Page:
Now raising intellectual capital
Securities regulators will often settle for the proverbial low-hanging fruit — prosecuting easy cases that don’t make a big difference in the way Wall Street operates. But it does give the appearance they’re doing something.
And so it is with the Securities and Exchange Commission’s proposal to stamp out flash trading, an unsavory practice that has permitted some high-frequency trading desks to get a millisecond sneak peak at market trade orders.
Banning flash trading certainly makes sense, because there’s no reason that trading firms with lightning-fast, computer-driven buy and sell programs should get an advantage over the rest of the market.
But the furor over flash trading has always been something of a sideshow because it affects a minuscule percentage of the tens of millions of high-frequency stock trades made each day.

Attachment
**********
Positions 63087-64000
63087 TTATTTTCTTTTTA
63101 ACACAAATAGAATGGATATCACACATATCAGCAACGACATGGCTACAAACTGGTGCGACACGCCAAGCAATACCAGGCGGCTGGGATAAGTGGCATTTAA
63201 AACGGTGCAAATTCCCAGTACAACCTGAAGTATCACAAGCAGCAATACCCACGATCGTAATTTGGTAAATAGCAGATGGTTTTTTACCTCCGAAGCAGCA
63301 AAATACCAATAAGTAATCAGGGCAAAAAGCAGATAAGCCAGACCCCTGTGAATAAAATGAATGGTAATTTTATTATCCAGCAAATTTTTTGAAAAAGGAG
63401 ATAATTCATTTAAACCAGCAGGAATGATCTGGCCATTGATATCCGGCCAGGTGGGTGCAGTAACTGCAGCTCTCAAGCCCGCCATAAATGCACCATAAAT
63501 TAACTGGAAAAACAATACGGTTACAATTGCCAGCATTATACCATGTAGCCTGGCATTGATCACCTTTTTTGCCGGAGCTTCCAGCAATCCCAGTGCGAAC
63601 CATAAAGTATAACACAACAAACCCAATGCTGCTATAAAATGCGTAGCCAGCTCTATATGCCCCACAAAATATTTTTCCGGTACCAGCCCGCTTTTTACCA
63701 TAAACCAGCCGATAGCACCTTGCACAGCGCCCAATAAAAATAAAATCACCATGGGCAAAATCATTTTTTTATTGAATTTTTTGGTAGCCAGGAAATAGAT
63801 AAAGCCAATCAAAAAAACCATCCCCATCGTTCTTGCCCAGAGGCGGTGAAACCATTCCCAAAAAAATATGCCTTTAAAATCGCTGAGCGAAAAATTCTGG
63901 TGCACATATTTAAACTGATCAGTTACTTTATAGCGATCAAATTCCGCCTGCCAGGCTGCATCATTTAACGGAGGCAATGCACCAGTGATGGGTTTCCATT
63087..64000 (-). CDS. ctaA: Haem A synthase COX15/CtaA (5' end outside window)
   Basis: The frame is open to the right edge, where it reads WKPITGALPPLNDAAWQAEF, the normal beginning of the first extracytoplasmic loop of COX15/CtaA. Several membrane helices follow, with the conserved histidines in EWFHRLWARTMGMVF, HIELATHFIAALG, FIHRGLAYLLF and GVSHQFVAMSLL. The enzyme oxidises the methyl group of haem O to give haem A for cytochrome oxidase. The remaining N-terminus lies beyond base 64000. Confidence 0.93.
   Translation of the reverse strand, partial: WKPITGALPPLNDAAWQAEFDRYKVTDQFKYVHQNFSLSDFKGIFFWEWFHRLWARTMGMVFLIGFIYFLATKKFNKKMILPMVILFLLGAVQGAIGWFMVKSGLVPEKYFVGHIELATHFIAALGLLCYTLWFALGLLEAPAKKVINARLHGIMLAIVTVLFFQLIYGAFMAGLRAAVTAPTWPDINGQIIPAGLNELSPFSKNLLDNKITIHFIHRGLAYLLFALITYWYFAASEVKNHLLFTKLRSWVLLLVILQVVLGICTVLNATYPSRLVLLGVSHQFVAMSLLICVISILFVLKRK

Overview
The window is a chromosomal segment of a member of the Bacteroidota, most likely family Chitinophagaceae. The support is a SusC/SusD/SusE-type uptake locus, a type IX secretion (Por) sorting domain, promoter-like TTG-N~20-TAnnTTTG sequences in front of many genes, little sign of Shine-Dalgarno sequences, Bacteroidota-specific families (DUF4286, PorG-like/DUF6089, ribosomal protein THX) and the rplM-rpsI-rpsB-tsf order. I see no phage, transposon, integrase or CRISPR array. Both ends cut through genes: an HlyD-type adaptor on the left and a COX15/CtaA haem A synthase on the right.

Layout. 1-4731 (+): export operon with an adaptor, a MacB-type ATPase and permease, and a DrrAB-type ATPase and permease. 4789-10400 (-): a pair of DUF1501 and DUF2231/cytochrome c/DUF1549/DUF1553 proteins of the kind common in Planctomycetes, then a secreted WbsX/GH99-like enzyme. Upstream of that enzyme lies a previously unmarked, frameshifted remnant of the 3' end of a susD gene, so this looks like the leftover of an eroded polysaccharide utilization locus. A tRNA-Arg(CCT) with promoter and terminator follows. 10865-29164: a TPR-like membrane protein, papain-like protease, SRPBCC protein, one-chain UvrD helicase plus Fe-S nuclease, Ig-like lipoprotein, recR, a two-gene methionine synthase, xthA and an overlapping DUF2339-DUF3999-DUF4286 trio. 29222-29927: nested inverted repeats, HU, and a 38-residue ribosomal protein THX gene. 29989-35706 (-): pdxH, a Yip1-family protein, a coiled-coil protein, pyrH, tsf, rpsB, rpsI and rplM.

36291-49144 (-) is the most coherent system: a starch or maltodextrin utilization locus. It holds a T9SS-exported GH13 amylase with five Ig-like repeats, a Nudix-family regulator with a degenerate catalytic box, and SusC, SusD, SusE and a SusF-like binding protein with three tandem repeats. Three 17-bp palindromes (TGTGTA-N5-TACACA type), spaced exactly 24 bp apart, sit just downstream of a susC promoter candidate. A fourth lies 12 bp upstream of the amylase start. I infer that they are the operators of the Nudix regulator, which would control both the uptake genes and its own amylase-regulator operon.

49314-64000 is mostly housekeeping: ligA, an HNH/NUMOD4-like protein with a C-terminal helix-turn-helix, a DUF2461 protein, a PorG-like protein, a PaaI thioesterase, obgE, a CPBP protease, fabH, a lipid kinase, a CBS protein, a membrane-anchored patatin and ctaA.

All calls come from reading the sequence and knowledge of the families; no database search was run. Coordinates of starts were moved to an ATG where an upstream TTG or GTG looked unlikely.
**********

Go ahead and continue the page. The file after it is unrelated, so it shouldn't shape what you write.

Is that seat hot enough for you yet, Mr. Lewis?
The CEO of Bank of America has another legal headache, the Charlotte Observer reports. The Justice Department and the FBI in Charlotte, N.C., are investigating the bank’s star-crossed acquisition of Merrill Lynch. the paper says. The report has few details about the investigation, other than it has been under way for six months:
The FBI involvement opens up the possibility of criminal charges, although the scope and possible outcome of the probe remain unclear.